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Episode #91: LABYRINTH

  

161 members have voted

  1. 1. Is LABYRINTH Canon?

    • Yes!
      74
    • Throw it in the Bog of Eternal Stench
      87


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Also, I find it interesting that D&A considered it a girls film- I'm all about 'Girls' films to be included in the Canon- but is this really one? Is it just cause there's a female protagonist?

 

Yeah, I thought that was interesting too. I can see where they're coming from but I had just never thought about it like that before. I loved it at the time, as much as I loved Neverending Story, Flight Of The Navigator etc etc. 9 year old me certainly didn't think of it as a film for girls.

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Come children. Come for the muppets, stay for the puzzling final confrontation you won’t understand until you’re older.

 

I have no choice but to vote with my heart on this one. Sorry, I know that the movie is flawed, but I don’t care, it is worthy of the canon.

 

I think “the canon of films to live on“ can contain films that are gorgeous, but flawed. That dazzle with images rather than with plot, or that work best for children and don’t play to the audience as well once they have become adults. After all, children are humans too.

 

Everyone keeps talking about nostalgia getting votes for this, but I’m not sure that’s the case. I wouldn’t give a nostalgia vote for goonies, but this film has an ambition unlike anything that movie attempted. There has never been any other film like it, and (just ask my kids) the muppets are magic. If there is something I’m unaware of, please let me know!

 

Yeah, I wish the editing was better! I don’t think I care that the script isn’t tighter, to me each meandering incidents brings a unique joy.

 

I think maybe guys didn’t consider it a film for girls, but if you were actually a girl and were completely unrepresented as a protagonist in similar movies, then you would surely relate to Sarah.

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So, I’ve been listening to The Canon for probably less than about 6 months, and this will be the first vote I participate in.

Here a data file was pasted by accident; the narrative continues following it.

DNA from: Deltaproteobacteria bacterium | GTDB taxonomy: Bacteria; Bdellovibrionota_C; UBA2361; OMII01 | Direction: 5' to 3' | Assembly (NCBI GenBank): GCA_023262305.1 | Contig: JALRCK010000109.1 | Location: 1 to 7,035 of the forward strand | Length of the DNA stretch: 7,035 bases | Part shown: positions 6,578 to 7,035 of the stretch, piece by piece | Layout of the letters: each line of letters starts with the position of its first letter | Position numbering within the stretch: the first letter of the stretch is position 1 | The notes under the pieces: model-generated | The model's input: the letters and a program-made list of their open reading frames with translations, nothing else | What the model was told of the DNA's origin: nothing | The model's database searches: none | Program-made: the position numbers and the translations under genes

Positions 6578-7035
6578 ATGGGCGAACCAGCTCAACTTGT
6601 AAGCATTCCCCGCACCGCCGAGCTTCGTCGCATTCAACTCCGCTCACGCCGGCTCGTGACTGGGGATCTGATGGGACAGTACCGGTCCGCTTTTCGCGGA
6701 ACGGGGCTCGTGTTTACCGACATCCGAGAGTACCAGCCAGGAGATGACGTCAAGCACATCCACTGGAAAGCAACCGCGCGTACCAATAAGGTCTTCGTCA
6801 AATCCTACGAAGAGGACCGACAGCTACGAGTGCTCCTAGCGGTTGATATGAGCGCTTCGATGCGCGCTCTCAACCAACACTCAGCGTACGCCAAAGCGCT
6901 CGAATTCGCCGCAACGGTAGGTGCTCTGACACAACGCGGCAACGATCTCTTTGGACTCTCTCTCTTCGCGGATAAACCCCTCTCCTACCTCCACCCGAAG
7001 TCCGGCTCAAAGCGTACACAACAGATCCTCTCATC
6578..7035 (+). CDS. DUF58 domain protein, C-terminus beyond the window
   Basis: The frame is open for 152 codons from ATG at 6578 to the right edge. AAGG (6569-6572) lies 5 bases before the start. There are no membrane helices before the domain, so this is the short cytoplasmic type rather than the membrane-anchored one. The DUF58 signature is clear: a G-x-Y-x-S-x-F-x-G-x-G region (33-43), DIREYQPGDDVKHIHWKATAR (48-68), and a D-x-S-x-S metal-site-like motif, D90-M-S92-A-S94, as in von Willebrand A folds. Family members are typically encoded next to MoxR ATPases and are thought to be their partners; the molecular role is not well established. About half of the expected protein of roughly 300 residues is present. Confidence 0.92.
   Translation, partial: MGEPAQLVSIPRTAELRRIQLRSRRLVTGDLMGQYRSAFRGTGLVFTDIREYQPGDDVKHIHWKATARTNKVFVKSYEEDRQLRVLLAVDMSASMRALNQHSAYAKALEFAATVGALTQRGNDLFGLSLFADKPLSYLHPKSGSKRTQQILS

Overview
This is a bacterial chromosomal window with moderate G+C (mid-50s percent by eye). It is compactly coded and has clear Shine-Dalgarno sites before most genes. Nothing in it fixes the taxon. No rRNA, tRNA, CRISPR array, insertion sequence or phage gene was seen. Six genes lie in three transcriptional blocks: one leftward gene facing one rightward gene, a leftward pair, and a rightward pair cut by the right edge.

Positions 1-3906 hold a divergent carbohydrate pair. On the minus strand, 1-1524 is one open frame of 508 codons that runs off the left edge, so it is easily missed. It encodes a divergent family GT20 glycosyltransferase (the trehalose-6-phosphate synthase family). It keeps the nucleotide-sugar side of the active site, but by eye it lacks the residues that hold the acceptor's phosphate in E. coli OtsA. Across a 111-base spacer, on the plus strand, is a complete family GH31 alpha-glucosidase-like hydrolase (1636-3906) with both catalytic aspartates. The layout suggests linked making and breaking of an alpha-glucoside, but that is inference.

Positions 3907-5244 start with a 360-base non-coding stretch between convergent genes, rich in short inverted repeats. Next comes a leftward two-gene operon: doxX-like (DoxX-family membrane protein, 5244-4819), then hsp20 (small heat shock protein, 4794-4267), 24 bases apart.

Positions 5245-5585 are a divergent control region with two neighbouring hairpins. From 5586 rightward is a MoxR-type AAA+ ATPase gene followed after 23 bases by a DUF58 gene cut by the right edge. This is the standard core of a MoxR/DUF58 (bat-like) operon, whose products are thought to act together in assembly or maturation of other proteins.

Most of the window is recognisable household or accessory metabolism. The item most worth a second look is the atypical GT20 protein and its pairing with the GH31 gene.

Labyrinth is a movie I love, and I believe it’s Canon worthy. And first of all, let me dispel Devin’s two notions about why he thinks this movie is appealing: first of all, I’m a straight guy. Second of all, I discovered this movie in college (about 5 years ago for me), so there’s no nostalgia embedded in my love of this movie.

 

If I could articulate what it is that I love about this movie, it’d be this: it’s so much fun to watch. There is a certainly ageless aspect where this movie is both very much of its time (this is in every way, shape, and form an 80s movie) and yet it’s also able to transcend that to become something, at least in my humble opinion, becomes truly timeless.

 

1) David Bowie is David Bowie as Jareth, the Goblin King: When David Bowie passed away in January, I read a lot of retrospectives on his film career. The same movies came up over and over again. The Man Who Fell To Earth was the artsy, avant-garde choice. The Prestige was a bit of a more modern choice. But, time and time again, Labyrinth came up as one of the definitive Bowie film roles. And for me, as a fan of everything Bowie related, this is probably the most-Bowie-esque David Bowie film role. No other performance embodied his sexuality, presence, allure, charm, and occasional madness than that of the Goblin King. When you see the Goblin King, you’re seeing David Bowie. It’s not Ziggy Stardust David Bowie. It’s not Aladdin Sane David Bowie. But it is, without a doubt, David Bowie. Something to note: in era where Michael Jackson and Prince could make self-serving, self-guided projects like Moonwalker and Purple Rain, respectively (and neither of those films holds up as well as Labyrinth does), David Bowie’s involvement with this film is a little different. Jackson and Prince held considerable sway over those projects, they were more-or-less showcases for each of their respective music abilities. Jim Henson chose David Bowie, and David Bowie responded by becoming the character of Jareth, the Goblin King. No, it’s not one of the best performances ever, but it might just be the best David Bowie film performance ever, or at the very least, one of the definitive Bowie movie roles.